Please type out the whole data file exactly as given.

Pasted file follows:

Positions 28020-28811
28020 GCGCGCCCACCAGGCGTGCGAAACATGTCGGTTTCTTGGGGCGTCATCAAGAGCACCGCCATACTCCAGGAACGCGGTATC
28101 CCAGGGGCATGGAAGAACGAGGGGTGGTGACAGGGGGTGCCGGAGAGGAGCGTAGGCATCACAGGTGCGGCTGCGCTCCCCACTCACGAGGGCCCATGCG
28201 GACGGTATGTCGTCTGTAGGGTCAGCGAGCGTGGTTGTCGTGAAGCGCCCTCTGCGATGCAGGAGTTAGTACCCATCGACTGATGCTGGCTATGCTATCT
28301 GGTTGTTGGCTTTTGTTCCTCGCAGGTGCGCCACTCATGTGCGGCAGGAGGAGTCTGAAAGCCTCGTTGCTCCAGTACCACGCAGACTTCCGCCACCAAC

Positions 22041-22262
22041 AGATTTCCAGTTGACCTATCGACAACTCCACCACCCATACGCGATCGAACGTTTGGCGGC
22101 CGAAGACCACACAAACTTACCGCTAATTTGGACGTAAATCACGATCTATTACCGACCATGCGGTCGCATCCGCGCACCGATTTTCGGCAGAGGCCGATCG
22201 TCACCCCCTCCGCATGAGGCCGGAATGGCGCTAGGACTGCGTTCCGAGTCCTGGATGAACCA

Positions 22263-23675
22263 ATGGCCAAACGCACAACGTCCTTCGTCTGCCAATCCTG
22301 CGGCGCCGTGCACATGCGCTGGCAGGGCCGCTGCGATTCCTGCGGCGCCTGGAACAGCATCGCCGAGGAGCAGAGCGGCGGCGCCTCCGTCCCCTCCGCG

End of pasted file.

Positions 28020-28811
28020 GCGCGCCCACCAGGCGTGCGAAACATGTCGGTTTCTTGGGGCGTCATCAAGAGCACCGCCATACTCCAGGAACGCGGTATC
28101 CCAGGGGCATGGAAGAACGAGGGGTGGTGACAGGGGGTGCCGGAGAGGAGCGTAGGCATCACAGGTGCGGCTGCGCTCCCCACTCACGAGGGCCCATGCG
28201 GACGGTATGTCGTCTGTAGGGTCAGCGAGCGTGGTTGTCGTGAAGCGCCCTCTGCGATGCAGGAGTTAGTACCCATCGACTGATGCTGGCTATGCTATCT
28301 GGTTGTTGGCTTTTGTTCCTCGCAGGTGCGCCACTCATGTGCGGCAGGAGGAGTCTGAAAGCCTCGTTGCTCCAGTACCACGCAGACTTCCGCCACCAAC

Positions 22041-22262
22041 AGATTTCCAGTTGACCTATCGACAACTCCACCACCCATACGCGATCGAACGTTTGGCGGC
22101 CGAAGACCACACAAACTTACCGCTAATTTGGACGTAAATCACGATCTATTACCGACCATGCGGTCGCATCCGCGCACCGATTTTCGGCAGAGGCCGATCG
22201 TCACCCCCTCCGCATGAGGCCGGAATGGCGCTAGGACTGCGTTCCGAGTCCTGGATGAACCA

Positions 22263-23675
22263 ATGGCCAAACGCACAACGTCCTTCGTCTGCCAATCCTG
22301 CGGCGCCGTGCACATGCGCTGGCAGGGCCGCTGCGATTCCTGCGGCGCCTGGAACAGCATCGCCGAGGAGCAGAGCGGCGGCGCCTCCGTCCCCTCCGCG